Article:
“They’re more resilient than I could imagine,” said Duchess Harris, an American Studies professor at Macalester College in Minnesota who is part of the “Human Computer Project,” which launched last year. It's a collaboration between Harris, recent Macalester grad Lucy Short, and Margot Lee Shetterly, researcher and author of Hidden Figures: The Untold Story of the African American Women Who Helped the United States Win the Space Race.

As part of the project, the three women toured the lab and saw where the black mathematicians worked, in a building a mile away from the white ones. The building had no restroom facilities, Harris said.

Such details are personal to Harris, because her grandmother, Miriam Daniel Mann, was one of the first black computers at Langley. A former math teacher, Mann worked for the lab until 1966, when illness forced her to retire. She died in 1967, two years before the lunar landing. Among other things, she worked on the Mercury program along with Johnson, crunching numbers for Alan Shepard and John Glenn’s flights.

Unlike Mann, Johnson did not have to work in a separate building for long. Hired in 1953, she was first put in the computer pool, but in just weeks was working more closely with engineers, a promotion she credited to her asking them incessant questions about the material. One such question was: Why weren’t women allowed to attend meetings and briefings? Was there a law?

There wasn’t. In five years, Johnson became the only non-white, non-male member of the Space Task Force, charged with getting American astronauts into space as soon as possible. When that happened for the first time three years later, in 1961, Johnson's calculations for Alan Shepard’s capsule trajectory played a crucial role.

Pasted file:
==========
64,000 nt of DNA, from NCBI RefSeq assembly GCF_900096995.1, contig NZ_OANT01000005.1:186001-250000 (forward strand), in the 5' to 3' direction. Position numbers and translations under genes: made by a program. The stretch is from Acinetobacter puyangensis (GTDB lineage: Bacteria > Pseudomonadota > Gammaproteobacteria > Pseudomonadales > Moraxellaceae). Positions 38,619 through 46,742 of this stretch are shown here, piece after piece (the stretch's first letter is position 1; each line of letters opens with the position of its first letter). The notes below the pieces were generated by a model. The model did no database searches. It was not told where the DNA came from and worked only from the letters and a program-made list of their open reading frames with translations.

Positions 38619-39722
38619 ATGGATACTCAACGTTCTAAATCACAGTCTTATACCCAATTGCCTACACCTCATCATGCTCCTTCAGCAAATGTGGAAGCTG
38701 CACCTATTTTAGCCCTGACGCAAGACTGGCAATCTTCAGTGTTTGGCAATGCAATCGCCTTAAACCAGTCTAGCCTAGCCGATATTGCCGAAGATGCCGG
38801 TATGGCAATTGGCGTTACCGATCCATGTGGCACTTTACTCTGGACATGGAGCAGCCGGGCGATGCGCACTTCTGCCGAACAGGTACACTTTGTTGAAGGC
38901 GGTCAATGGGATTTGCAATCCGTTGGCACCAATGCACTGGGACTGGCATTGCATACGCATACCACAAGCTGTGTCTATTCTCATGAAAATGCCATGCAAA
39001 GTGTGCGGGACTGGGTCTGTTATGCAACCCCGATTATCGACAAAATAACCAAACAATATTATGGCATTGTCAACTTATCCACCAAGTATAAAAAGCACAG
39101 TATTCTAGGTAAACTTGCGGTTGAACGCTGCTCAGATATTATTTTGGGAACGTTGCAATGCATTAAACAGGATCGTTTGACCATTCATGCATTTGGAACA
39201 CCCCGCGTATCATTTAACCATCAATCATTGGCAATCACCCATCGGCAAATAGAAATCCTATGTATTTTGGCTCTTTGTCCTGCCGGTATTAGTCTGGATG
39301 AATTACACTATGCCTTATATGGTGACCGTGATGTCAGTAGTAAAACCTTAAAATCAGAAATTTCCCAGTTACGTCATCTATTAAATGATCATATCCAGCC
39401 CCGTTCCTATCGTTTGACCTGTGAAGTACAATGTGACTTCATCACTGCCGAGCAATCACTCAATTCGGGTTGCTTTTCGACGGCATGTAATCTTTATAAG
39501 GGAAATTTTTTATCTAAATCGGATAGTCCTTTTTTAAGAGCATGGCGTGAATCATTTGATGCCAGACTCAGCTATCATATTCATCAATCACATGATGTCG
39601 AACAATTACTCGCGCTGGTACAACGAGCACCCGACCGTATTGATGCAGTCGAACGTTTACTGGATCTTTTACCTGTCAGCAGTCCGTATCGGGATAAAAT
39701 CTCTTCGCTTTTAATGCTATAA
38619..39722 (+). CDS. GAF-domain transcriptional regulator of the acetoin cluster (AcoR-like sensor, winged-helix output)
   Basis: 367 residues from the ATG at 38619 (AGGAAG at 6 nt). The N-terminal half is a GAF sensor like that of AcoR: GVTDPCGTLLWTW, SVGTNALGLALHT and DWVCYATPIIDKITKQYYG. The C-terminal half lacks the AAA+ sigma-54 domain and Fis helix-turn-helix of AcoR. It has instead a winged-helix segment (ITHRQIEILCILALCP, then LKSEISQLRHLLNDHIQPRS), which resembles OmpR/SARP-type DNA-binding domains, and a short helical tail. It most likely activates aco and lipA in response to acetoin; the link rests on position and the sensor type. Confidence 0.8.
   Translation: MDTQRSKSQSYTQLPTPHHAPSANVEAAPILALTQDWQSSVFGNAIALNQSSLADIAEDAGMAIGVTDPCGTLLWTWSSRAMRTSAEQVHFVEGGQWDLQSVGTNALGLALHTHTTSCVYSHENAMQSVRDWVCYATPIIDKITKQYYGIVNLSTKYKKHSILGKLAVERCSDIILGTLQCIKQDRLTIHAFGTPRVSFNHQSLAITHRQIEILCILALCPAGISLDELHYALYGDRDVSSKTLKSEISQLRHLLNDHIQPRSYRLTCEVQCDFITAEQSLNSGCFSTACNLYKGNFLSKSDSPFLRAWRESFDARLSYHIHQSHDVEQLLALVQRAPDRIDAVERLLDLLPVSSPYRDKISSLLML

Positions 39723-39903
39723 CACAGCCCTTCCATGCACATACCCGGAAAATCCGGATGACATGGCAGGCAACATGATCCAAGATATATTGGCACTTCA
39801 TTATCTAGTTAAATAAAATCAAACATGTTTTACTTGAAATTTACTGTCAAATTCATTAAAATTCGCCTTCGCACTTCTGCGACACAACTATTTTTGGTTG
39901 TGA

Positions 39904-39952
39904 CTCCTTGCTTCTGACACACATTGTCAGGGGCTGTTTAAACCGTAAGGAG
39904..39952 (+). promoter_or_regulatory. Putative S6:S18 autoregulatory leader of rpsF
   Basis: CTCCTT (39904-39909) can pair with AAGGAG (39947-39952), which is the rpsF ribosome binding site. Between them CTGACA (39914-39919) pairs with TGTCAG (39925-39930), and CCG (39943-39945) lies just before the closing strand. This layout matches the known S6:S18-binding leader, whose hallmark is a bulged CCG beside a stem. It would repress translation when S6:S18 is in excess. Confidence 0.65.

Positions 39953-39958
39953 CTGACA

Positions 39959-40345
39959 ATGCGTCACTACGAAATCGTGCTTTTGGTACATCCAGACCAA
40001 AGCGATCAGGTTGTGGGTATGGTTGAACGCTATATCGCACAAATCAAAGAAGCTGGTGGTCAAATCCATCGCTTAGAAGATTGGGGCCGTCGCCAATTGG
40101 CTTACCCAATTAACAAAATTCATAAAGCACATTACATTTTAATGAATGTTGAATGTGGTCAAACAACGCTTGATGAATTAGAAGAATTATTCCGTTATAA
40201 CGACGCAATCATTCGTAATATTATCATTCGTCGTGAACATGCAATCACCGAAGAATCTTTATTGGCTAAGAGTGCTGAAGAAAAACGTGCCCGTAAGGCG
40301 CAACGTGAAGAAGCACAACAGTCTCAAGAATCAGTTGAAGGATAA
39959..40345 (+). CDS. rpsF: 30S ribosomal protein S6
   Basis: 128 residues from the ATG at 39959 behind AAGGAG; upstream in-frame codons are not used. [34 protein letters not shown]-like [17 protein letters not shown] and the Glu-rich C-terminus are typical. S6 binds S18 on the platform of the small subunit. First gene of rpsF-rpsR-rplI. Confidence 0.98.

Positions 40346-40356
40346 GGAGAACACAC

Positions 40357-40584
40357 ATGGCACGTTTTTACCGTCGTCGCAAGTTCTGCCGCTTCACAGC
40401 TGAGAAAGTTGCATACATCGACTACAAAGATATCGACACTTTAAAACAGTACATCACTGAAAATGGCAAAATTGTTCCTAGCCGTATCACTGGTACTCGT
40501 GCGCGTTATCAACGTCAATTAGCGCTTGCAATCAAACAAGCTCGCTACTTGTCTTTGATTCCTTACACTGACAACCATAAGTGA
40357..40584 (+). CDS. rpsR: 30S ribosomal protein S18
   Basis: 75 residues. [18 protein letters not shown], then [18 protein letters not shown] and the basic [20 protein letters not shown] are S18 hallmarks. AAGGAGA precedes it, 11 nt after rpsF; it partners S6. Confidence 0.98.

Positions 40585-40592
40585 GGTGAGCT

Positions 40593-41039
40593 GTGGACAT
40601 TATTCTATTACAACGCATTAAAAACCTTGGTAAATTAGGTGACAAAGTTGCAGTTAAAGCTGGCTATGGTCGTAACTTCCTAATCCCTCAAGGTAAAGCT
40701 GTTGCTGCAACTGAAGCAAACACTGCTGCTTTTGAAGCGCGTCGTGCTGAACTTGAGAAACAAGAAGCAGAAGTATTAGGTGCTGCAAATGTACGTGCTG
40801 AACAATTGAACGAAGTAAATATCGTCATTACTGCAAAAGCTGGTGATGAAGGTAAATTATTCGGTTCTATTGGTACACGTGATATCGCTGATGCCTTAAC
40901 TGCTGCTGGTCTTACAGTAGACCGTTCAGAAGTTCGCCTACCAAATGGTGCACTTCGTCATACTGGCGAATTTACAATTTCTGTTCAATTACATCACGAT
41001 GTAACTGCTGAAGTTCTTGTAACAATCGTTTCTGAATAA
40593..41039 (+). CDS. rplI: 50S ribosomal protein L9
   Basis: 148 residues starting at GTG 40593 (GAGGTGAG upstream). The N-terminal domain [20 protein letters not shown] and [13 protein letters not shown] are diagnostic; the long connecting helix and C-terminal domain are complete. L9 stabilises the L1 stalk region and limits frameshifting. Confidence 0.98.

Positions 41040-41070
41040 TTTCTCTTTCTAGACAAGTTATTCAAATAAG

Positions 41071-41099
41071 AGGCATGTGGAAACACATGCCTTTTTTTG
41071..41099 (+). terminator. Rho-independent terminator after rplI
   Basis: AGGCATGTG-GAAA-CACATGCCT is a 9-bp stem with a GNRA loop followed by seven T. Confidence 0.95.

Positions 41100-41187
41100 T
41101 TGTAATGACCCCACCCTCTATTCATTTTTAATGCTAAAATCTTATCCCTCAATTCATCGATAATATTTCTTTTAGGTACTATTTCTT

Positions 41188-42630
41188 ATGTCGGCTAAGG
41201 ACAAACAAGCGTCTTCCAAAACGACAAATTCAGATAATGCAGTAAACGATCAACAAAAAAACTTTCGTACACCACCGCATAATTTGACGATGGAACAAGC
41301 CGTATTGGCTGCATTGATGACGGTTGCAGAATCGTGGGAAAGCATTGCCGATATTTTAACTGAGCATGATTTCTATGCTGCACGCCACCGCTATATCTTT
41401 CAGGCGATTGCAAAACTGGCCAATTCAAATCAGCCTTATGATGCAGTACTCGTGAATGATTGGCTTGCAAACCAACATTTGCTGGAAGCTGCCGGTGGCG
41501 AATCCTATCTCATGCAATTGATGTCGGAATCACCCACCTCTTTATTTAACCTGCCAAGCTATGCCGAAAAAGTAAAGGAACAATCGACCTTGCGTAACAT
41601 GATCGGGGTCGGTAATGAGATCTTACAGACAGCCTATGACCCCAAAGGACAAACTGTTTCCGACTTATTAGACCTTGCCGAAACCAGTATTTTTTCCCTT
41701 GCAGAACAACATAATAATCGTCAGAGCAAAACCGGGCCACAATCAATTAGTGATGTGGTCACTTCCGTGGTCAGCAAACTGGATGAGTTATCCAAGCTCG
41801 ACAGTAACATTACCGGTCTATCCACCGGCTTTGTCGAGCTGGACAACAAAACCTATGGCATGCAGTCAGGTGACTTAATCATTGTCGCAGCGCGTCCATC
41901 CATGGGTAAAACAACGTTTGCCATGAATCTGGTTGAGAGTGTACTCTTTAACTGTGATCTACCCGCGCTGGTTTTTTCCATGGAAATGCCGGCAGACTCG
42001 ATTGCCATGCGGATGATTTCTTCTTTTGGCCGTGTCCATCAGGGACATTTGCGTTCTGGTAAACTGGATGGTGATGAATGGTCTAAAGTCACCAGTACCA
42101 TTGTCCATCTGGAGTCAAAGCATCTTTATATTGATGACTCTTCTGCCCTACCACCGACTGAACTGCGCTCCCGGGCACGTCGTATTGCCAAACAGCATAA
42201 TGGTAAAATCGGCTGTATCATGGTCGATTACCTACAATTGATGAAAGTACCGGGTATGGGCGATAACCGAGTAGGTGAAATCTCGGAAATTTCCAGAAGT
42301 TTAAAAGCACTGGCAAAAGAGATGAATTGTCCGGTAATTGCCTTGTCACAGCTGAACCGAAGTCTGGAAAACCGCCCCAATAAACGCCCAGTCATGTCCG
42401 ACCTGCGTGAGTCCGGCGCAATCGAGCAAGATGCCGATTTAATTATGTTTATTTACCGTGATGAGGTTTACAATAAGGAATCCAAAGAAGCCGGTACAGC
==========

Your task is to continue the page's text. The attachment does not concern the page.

"The early trajectory was a parabola, and it was easy to predict where it would be at any point," Johnson told Langley’s in-house newsletter, Researcher News, in 2008. "Early on, when they said they wanted the capsule to come down at a certain place, they were trying to compute when it should start. I said, 'Let me do it. You tell me when you want it and where you want it to land, and I'll do it backwards and tell you when to take off.' That was my forte."

When it was John Glenn’s turn to go up, NASA had started using machines for such calculations. But Glenn, who mistrusted this new technology, insisted that Johnson double-check the results.

"You could do much more, much faster on a [machine] computer," Johnson told Researcher News. "But when they went to [machine] computersthey called over and said, 'Tell her to check and see if the computer trajectory they had calculated was correct.' So I checked it and it was correct." Glenn subsequently became the first American to orbit the Earth.  

Johnson would go on to make her mark on future missions, including calculating the trajectory for Apollo 11 and then lending her expertise to the space shuttle program. And while today's ceremony honors only her, the other women should not be forgotten, including Mann, Mary Jackson, Dorothy Vaughan, and Kathryn Peddrew, to name only a few. All broke professional barriers for black women—and played key roles in getting us all closer to the stars. 

This story originally ran in 2015.